Most people think of Vermont as a state with a large number of dairy farms. That’s true. And, as a result, Vermont is also home to the highest number of cheesemakers per capita in the USA! Cheddar cheese, for which Vermont is most famous, was made as early as the 11th century in Cheddar, England. When the English came to the New World, they brought the skill of cheddar making with them. Traditionally, these cheeses were made on local farms by the farmer’s wife from their own cow’s milk. However, in 1851, the Williams family set up the first cheddar “factory” in upstate New York and cheese making began to change. Gordon Edgar, author of Cheddar, in an interview with The Splendid Table, explains, “It turned cheddar from a farm product into a factory product. It really began this road for cheddar being made in more and more efficient ways and with a lot less flavor further down the line.” Cheese making standardized and consolidated over the years. However, in the last four decades, cheese making began a comeback. A cheese making Renaissance is taking place all over, but especially in Vermont where there are still farms and fields and the desire to make a finely crafted product.
The story of beer in America is a similar one. In the 17th and 18th centuries, most beer was brewed at home. The first brewery opened in the USA in 1612 in New Amsterdam (now Manhattan), but the modern era of brewing didn’t take place until the 19th century. In 1873 there were 4,131 breweries in the country. Then came Prohibition. With the end of Prohibition in 1933, breweries once again began making beer. However, the biggest companies used production efficiencies and marketing to succeed over the smaller breweries. By 1983, the total number of breweries had shrunk to 80 run by only 51 companies. In addition, all the product was very similar. British beer writer, Michael Jackson, observed, “They are pale lager beers vaguely of the pilsner style but lighter in body, notably lacking hop character, and generally bland in palate. They do not all taste exactly the same but the differences between them are often of minor consequence.”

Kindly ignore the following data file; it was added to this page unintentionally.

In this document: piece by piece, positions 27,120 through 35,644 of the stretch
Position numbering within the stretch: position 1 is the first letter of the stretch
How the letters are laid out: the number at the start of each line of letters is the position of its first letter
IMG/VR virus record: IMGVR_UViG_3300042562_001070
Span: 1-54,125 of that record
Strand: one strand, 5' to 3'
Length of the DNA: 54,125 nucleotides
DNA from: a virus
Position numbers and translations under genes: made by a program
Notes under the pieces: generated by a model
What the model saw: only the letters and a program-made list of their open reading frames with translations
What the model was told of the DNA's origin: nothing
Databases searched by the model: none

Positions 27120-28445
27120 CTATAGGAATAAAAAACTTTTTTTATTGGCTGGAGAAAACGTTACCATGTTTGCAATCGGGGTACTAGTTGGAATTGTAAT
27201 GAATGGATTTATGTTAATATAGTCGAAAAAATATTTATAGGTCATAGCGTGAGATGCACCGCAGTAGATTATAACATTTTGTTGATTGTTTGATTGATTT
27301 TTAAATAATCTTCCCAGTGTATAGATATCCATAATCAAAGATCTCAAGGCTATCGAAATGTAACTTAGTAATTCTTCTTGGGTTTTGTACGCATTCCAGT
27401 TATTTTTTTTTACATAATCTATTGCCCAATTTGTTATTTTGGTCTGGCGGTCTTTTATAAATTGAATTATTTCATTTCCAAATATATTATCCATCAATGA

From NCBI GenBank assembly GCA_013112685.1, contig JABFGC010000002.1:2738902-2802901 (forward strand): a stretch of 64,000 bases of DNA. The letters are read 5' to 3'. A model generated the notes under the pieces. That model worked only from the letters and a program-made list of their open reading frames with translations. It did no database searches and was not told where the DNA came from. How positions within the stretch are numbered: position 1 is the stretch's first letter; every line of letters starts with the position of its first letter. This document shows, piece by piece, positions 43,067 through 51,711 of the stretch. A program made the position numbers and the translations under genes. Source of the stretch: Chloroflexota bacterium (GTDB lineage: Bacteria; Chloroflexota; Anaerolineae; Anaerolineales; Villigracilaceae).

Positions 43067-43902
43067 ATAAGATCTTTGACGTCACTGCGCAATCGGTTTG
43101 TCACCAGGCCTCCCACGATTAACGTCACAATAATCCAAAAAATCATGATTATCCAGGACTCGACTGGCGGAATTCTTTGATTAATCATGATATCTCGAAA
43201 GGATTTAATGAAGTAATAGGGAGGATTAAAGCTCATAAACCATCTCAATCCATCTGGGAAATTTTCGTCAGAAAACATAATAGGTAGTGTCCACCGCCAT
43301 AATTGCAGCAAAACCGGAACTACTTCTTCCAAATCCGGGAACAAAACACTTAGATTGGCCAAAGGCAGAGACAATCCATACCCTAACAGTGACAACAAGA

Whether it was the influence of California cuisine and the rise in local wineries or an outgrowth from homebrewers looking for beer with more flavor, the growth of microbreweries began to explode in the late ‘90s. Phil Markowski, brewmaster at Southampton Public House, adds, “I have no doubt that America is the best place to be a brewer because we don’t have the burden of having to carry on a long brewing tradition. We have more freedom to be creative and can gather influences from all over.” Vermont is home to over 50 craft breweries with more opening all the time. Most of these breweries don’t distribute nationwide. Some don’t even distribute statewide. So, you have to visit to try their unique products.
So, Vermont cheese and beer – handcrafted, unique, and often only available locally. For these reasons, include a visit to a cheese-making operation or a craft brewery as part of your Vermont itinerary.
For more information:
Vermont Cheese Council
10th Annual Vermont Cheesemakers Festival
August 12, 2018
For more information:
Vermont Brewers Association
Vermont Brewers Festival
March 24, 2018
Take a Guided Brewery Tour: